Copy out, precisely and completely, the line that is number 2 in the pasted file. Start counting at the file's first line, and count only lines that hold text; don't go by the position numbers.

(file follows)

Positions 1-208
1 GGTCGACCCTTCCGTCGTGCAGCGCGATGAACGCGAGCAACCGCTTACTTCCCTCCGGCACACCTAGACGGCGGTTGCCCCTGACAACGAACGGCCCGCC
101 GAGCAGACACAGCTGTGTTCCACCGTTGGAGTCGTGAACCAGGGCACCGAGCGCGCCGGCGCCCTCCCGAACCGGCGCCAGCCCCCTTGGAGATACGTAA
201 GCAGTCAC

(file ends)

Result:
1 GGTCGACCCTTCCGTCGTGCAGCGCGATGAACGCGAGCAACCGCTTACTTCCCTCCGGCACACCTAGACGGCGGTTGCCCCTGACAACGAACGGCCCGCC